Comparison of CONSED™ and Formalin-Ethyl Acetate Methods for Concentrating Intestinal Parasites and Eggs
Kathy Allen, J.W. Frankel — Florida Dept. of Health, Bureau of Laboratories, Tampa, Florida
B.H. Kwa — U. of South Florida, College of Public Health
In the CONSEDTM sedimentation method, a specially developed solution is substituted for the formalin in the formalin-ethyl acetate concentration methods. In addition, there are some minor changes in the procedure. This study is based on 258 specimens that were processed by both methods. The results for 221 specimens were comparable. Of these, examination of the specimens yielded 96 (37%) positives for one or more parasites and 162 (63%) negatives. In 45 instances, parasites were found by one method but not by the other. In seven examinations, parasites were found by the formalin-ethyl acetate and not by the CONSED method. (Only one was a pathogenic species.) On one specimen, Enterobius vermicularis was found on formalin-ethyl acetate and not on CONSED. In 37 specimens, parasites were found in the CONSED method, but not in the formalin-ethyl acetate method (15 were pathogenic). The specific parasites found were especially important in a comparison of the two methods.
The CONSED sedimentation method is offered by Alpha-Tec Systems, Inc. (Vancouver, WA USA)
Comparison of parasites found only by one method:
|Parasite Species||Formalin-Ethyl Acetate|
1. This report shows that the CONSED sedimentation method is superior to the formalin-ethyl acetate method in a diagnostic laboratory setting for concentrating, finding and identifying parasites and eggs in fecal specimens.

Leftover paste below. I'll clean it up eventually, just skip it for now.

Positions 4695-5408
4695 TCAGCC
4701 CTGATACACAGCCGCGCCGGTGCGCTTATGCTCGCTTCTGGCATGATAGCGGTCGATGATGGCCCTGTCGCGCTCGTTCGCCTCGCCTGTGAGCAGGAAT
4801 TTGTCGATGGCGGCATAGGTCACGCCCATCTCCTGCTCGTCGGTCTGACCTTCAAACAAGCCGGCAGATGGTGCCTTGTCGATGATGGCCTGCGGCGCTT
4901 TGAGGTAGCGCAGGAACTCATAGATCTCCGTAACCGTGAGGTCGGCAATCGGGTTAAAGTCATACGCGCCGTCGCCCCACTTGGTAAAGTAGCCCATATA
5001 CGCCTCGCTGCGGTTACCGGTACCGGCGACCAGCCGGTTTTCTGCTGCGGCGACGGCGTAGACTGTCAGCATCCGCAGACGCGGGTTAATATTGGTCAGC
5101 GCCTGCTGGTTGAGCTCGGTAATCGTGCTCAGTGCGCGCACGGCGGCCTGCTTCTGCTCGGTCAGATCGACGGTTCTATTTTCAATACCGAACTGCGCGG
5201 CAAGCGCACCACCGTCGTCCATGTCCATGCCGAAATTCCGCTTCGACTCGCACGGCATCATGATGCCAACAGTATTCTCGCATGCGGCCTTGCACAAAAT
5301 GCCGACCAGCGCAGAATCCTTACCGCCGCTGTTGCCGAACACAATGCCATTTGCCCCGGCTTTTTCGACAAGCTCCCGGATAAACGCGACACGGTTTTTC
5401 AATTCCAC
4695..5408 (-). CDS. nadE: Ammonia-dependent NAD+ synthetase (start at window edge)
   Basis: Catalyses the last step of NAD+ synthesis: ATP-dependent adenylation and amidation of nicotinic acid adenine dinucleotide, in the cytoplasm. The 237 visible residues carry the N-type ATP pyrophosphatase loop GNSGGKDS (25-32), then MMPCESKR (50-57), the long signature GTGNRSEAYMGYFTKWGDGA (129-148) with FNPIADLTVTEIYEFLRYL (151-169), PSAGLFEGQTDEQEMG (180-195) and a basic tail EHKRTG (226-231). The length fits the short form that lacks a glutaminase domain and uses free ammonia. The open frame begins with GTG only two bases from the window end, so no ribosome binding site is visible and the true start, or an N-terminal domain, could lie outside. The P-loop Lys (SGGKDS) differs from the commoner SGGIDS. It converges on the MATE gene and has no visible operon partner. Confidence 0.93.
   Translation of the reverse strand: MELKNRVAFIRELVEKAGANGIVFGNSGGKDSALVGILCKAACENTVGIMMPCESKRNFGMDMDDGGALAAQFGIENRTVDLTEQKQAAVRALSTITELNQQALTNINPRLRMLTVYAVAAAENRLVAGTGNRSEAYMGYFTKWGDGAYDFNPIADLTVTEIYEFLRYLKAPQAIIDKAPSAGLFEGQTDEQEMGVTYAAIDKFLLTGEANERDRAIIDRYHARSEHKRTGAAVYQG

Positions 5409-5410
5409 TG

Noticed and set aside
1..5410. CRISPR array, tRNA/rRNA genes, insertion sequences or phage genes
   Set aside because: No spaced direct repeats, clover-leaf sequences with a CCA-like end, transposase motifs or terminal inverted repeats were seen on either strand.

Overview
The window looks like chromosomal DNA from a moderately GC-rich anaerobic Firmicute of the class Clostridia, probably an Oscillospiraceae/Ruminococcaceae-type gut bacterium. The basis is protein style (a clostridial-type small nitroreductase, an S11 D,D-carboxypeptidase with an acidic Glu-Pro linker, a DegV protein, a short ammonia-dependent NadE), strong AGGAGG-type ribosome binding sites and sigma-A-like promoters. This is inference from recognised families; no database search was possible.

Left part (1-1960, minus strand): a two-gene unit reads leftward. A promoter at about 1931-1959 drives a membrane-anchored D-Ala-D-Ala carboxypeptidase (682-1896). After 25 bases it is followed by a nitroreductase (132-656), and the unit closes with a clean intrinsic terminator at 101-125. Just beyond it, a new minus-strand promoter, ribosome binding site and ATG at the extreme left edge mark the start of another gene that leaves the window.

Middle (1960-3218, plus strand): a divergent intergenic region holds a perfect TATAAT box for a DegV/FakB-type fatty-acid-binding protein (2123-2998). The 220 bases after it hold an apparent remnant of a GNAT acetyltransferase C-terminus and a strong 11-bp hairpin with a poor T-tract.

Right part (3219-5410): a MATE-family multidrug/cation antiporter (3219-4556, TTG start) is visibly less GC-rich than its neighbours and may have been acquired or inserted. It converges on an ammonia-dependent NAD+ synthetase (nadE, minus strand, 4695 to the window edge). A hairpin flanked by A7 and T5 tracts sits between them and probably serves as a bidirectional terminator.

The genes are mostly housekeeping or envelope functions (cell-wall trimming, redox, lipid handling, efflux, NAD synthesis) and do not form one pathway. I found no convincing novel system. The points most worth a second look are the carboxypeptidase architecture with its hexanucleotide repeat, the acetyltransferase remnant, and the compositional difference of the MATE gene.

2. The number of pathogenic species found using the CONSED method and not found by the formalin-ethyl acetate method is especially significant.
3. The CONSED sedimentation method is the new, state-of-the-art method for concentrating parasites and eggs in fecal specimens and should be the method of choice.
4. Better results are achieved when PROTO-FIX™ is substituted for formalin as the collecting/preserving solution. Protozoan trophozoites as well as cysts, eggs and juvenile worms are adequately fixed and preserved when the collecting/preserving solution PROTO-FIX is substituted for formalin. For specimens preserved in formalin, trophozoites are rarely seen and sometimes juveniles of nematodes are distorted after concentration by the formalin-ethyl acetate method. The combination of PROTO-FIX and the CONSED method provides the ideal way for the concentration of parasites and eggs present in fecal specimens.
CC14-239, Effective Date: 28 Aug. 2014, M-CP-E-002.B